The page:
In the upper town of Antananarivo, you can find today the historical center of the city, Faravohitra. The two oldest houses of the city are also located in this district. They are located somewhat inconspicuously on a hillside. Both houses were built exactly as they still stand today, probably already at the end of the 18th or the beginning of the 19th century under King Andrianampoinimerina. The building material at that time was wood, probably rosewood or some other durable tropical wood. The architectural style is called kotona: heavy wooden piles are placed at all four corners as well as in the middle of two sides and exactly in the middle of the house, supporting the basic structure with the gabled roof. The walls are made of wooden planks.
Initially, the houses were probably used to store weapons and gunpowder under King Radama I. Only under Queen Ranavalona did the houses of Antsahatsiroa become more important. In order to understand the history of the two houses and their famous inhabitants, one must delve a little deeper into the history of the Merina people.
In 1817, King Radama I. had agreed in a contract with England that 20 young Madagascans should be educated in Mauritius and in England by the London Missionary Society (LMS). The 20 boys were personally chosen by King Radama I and came from families that were very close to the royal court. In addition to their school education, each of them was assigned a specific training in crafts, e.g. in the craft of arms, silversmithing or weaving. Only two boys were later to become court officials – the twins Rahaniraka and Raombana.
On 24.11.1820 the then just eleven-year-olds set off with the ship. They reached London in 1821. For two years, the boys studied at the British and Foreign School Society and the Borough Road School. Afterward, Rahaniraka and Raombana landed at a grammar school in Manchester. At the age of 20, the twins returned to Madagascar in 1829. The vernacular today derisively claims that they had not spoken a word of Malagasy on their return.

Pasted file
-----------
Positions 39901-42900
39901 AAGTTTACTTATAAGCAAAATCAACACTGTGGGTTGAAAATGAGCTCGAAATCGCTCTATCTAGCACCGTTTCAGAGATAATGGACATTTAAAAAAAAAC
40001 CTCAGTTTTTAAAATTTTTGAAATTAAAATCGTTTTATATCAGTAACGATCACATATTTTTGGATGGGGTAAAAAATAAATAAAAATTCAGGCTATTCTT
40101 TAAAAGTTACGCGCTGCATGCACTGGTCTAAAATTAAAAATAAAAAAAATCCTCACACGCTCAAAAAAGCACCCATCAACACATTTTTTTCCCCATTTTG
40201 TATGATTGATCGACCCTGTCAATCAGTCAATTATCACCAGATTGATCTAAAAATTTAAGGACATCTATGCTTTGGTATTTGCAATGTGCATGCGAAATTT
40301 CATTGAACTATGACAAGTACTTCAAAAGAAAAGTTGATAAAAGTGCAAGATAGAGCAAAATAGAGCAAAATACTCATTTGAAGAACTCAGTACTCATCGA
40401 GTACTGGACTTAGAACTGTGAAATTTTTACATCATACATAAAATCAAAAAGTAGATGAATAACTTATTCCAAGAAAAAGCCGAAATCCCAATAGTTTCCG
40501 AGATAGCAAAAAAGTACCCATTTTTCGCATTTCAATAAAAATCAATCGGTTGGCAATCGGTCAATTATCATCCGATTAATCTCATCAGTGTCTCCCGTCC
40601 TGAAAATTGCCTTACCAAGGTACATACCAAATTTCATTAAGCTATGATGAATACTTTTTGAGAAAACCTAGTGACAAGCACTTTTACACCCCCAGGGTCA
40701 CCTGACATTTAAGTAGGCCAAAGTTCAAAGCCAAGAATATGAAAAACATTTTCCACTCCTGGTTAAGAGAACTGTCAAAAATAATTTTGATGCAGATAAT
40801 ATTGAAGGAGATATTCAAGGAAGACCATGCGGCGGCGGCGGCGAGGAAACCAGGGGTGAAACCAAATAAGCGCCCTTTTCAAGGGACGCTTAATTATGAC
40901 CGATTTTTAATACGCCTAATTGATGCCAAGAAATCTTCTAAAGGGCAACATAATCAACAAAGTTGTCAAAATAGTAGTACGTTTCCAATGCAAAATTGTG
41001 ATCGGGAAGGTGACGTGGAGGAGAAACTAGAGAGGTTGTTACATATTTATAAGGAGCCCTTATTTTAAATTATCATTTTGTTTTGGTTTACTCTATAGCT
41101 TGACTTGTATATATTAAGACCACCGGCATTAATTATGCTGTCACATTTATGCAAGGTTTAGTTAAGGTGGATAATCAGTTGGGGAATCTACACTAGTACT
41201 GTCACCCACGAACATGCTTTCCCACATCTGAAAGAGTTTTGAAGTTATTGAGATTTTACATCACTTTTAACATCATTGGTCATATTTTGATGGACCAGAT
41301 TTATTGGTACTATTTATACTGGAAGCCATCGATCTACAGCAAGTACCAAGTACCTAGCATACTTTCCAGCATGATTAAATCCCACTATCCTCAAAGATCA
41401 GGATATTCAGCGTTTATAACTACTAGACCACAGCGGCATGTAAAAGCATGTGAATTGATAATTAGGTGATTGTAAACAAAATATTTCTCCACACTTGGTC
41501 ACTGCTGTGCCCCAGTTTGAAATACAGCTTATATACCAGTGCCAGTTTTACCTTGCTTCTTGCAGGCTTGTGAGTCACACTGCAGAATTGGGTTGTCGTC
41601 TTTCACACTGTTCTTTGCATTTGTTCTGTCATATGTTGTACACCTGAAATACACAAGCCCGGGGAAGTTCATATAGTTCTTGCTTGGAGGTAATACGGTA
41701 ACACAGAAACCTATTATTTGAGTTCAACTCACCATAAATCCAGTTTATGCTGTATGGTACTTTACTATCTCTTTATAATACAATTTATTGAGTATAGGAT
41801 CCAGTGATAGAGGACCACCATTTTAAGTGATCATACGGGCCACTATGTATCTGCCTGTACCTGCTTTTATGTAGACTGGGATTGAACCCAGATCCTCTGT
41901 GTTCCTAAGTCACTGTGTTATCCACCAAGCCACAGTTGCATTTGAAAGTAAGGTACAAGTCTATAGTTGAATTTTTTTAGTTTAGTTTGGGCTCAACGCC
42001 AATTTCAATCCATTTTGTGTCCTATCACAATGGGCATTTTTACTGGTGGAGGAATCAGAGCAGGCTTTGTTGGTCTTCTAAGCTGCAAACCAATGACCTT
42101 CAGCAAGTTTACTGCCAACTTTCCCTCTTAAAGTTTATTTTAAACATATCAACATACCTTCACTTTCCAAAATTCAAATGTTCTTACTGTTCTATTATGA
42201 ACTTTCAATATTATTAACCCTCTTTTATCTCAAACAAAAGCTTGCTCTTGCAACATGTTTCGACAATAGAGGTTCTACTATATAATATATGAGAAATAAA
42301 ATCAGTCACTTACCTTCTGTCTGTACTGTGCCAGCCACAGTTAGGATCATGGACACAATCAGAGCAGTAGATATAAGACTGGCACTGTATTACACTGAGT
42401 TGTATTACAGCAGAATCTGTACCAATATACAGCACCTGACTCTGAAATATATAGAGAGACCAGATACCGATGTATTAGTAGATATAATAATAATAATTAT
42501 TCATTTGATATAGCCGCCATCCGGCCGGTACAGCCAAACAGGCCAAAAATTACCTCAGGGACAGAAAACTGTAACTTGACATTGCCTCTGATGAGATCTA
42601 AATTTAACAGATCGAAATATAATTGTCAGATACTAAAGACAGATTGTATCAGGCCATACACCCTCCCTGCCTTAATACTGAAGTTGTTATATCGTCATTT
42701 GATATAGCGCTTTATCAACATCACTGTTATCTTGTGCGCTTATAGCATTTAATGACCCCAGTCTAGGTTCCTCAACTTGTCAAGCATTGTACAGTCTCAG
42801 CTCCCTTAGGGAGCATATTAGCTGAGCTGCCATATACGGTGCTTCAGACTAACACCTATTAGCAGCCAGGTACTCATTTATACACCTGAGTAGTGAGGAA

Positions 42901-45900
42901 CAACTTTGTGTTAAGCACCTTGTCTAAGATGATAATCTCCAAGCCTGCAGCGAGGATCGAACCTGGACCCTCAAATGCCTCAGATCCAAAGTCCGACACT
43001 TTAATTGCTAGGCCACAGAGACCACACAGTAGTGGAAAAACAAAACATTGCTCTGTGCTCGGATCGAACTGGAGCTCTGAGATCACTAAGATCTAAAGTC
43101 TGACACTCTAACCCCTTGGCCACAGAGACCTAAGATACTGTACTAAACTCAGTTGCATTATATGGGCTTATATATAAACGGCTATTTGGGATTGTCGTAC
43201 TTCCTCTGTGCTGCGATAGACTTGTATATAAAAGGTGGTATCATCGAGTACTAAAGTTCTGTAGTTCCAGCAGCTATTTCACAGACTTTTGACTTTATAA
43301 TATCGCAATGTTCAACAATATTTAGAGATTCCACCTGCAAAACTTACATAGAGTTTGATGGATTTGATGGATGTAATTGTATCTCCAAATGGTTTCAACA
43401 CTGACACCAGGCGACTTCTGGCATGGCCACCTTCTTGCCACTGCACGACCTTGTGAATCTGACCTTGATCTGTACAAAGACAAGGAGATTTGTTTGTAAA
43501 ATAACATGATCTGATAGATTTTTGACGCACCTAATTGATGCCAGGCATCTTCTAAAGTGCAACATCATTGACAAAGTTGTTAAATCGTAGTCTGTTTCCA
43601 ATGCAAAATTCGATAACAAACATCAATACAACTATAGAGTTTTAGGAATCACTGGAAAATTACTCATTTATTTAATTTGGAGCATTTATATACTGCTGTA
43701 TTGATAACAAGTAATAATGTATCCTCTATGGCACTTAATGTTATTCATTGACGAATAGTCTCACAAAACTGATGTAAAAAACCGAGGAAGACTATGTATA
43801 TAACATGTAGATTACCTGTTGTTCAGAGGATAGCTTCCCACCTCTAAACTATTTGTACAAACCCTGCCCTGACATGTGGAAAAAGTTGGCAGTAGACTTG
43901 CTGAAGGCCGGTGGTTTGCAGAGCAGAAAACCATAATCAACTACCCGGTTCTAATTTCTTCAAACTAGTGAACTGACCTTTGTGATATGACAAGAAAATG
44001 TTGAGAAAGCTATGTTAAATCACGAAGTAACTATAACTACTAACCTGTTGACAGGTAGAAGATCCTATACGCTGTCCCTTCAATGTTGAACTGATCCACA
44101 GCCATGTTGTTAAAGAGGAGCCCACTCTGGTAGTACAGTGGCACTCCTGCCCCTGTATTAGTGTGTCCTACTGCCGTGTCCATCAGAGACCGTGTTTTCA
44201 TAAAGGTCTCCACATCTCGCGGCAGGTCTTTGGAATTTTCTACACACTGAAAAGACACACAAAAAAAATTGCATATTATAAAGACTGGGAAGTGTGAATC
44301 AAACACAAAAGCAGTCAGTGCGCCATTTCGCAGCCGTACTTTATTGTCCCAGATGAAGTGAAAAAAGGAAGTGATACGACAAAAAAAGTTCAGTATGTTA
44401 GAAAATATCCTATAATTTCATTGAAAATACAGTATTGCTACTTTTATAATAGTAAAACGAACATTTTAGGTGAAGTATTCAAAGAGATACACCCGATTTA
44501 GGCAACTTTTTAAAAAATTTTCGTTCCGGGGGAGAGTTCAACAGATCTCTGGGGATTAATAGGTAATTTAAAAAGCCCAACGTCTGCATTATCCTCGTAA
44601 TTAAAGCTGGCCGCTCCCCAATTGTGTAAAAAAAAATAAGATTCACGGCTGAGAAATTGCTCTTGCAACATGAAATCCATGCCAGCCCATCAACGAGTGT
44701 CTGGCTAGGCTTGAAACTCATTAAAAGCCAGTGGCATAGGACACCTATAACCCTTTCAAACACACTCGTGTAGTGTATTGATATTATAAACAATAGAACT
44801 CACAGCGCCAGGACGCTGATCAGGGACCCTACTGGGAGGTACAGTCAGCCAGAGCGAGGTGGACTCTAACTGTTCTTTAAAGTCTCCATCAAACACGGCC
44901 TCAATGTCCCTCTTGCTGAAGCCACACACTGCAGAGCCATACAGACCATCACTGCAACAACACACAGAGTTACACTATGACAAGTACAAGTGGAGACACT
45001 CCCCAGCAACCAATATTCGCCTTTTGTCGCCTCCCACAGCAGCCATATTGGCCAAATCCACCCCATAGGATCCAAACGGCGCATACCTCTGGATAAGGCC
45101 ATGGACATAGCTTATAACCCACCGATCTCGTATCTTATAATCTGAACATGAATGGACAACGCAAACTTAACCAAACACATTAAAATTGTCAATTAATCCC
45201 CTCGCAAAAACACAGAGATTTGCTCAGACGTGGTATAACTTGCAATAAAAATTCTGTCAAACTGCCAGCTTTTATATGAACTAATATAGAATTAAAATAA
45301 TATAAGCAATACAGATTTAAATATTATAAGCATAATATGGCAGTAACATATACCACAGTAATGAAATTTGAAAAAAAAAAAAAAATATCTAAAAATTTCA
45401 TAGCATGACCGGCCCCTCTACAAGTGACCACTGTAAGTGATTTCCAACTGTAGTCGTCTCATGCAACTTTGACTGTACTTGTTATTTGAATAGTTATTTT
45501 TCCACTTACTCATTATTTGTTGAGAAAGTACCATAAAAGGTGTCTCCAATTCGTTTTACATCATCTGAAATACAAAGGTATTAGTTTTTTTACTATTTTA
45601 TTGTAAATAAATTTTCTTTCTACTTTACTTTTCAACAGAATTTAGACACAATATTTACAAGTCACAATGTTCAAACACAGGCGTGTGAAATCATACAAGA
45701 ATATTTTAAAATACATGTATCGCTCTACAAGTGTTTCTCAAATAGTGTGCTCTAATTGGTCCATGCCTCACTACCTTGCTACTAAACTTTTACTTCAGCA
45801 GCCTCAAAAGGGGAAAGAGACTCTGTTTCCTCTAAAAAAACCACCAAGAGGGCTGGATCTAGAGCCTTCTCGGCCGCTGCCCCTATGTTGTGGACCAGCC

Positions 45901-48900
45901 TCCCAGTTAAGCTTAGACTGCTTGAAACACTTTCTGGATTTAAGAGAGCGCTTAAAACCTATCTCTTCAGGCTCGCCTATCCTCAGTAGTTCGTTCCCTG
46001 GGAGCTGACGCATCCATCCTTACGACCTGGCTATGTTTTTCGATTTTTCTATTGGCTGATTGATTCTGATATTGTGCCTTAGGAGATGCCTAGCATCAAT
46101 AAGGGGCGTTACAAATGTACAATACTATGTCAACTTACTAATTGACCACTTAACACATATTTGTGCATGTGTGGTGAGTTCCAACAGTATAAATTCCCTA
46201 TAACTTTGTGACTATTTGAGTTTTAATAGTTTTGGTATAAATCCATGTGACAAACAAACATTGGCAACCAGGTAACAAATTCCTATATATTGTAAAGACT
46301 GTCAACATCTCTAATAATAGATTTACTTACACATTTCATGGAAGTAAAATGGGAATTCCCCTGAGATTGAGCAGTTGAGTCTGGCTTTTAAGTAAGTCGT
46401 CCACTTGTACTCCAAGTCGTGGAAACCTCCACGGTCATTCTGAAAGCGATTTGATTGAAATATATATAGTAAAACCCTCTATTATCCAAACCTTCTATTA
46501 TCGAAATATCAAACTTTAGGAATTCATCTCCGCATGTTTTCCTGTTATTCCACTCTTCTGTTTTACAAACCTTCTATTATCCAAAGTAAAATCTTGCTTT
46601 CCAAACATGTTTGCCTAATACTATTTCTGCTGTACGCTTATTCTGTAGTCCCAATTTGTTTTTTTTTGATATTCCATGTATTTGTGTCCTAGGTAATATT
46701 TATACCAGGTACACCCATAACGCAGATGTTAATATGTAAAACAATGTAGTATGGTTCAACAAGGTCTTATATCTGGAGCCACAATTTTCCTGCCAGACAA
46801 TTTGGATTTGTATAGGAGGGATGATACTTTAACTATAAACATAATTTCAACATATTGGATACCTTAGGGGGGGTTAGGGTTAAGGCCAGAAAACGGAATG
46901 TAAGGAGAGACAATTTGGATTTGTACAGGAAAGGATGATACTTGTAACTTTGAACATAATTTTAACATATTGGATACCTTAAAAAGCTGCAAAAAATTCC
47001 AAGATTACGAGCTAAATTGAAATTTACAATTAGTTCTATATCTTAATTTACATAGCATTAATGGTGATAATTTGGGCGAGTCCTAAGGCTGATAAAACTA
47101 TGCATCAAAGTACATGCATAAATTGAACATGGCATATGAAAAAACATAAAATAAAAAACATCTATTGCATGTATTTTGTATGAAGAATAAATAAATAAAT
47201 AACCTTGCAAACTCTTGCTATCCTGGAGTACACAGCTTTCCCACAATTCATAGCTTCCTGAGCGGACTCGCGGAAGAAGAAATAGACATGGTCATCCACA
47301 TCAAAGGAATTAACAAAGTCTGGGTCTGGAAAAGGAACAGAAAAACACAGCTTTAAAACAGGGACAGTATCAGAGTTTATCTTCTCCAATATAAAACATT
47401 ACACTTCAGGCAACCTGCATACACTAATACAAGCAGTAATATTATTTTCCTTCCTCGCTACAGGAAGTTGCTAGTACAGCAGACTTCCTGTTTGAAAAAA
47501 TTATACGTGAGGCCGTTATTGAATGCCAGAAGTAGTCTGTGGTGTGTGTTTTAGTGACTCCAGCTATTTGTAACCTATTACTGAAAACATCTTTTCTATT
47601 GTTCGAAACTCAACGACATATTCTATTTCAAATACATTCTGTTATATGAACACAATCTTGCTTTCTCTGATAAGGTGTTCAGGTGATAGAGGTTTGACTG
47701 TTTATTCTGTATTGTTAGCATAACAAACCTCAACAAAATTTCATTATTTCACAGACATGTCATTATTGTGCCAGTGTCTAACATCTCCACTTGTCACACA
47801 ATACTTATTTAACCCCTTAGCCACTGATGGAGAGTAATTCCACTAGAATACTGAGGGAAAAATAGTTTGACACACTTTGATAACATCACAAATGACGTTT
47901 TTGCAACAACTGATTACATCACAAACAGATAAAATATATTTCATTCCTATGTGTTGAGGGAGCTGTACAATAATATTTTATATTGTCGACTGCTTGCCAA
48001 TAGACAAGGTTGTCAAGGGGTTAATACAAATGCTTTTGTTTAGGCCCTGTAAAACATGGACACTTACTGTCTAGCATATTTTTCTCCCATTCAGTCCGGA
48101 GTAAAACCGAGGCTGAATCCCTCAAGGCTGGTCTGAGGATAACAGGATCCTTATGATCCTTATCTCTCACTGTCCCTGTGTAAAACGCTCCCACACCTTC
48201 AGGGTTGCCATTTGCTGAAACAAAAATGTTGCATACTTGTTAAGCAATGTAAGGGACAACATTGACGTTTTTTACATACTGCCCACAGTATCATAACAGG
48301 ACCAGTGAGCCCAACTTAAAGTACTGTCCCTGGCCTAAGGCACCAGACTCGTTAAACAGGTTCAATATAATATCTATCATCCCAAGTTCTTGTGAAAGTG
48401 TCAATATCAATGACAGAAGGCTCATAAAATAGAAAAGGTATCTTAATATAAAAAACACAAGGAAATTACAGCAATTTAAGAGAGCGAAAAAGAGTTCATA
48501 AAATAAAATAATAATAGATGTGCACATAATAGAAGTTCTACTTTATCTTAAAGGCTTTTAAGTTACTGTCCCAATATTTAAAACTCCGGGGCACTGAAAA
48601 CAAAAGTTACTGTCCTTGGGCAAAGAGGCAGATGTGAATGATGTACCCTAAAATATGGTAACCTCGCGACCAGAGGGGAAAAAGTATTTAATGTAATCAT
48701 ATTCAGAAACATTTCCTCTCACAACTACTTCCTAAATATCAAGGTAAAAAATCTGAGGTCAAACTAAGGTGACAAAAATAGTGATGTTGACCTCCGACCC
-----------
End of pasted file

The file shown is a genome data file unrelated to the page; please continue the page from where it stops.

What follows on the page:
But back to the two oldest houses of Antananarivo. They were already standing when Rahaniraka and Raombana returned to Madagascar from England. They were each assigned one of the houses for themselves and their family. The location so close to the Rova (royal palace) of Antananarivo was already something special at the time of its construction: the closer families lived to the Rova, the higher was their prestige and wealth in the city of that time. As planned, Rahaniraka and Raombana first became court clerks, later secretaries at the court of Queen Ranavalona I and tutor to her son, the future King Radama II. Raombana was also the first historian in Madagascar. He wrote detailed reports on all events at the royal court and wrote treatises on the kingdom of Merina. Raombana’s education in England gave him a rather critical view of the work of Queen Ranavalona I. However, he wrote his reports in English, which the Queen and the majority of the court did not understand, thus escaping the watchful eye of Ranavalona I.
Raombana died in 1855. Rahaniraka died seven years later as Madagascar’s first foreign minister under King Radama II, 1862. In Rahaniraka’s footsteps, Raombana’s nephew followed in his footsteps. Around this time the houses of Antsahatsiroa probably got their Creole looking verandas. Also, the interior of the houses was rebuilt: In the originally one-story Merina house, another floor was added, so that the roof functioned as the first floor. Stairs to the top were added and small dormer windows were installed. The appearance of the houses changed due to the conversions, but they were always inhabited by noblemen in the following decades.
Unfortunately, there is still no monument protection for private houses in Madagascar. The preservation and restoration of the historically valuable houses are therefore reserved for their inhabitants. Even today, families who probably belong to the wide family circle of Rahaniraka and Raombana live in the old houses of Antsahatsiroa. A visit is therefore not possible. But if you want to have a look at the two oldest houses of Antananarivo, you can easily do so in the upper town of Antananarivo.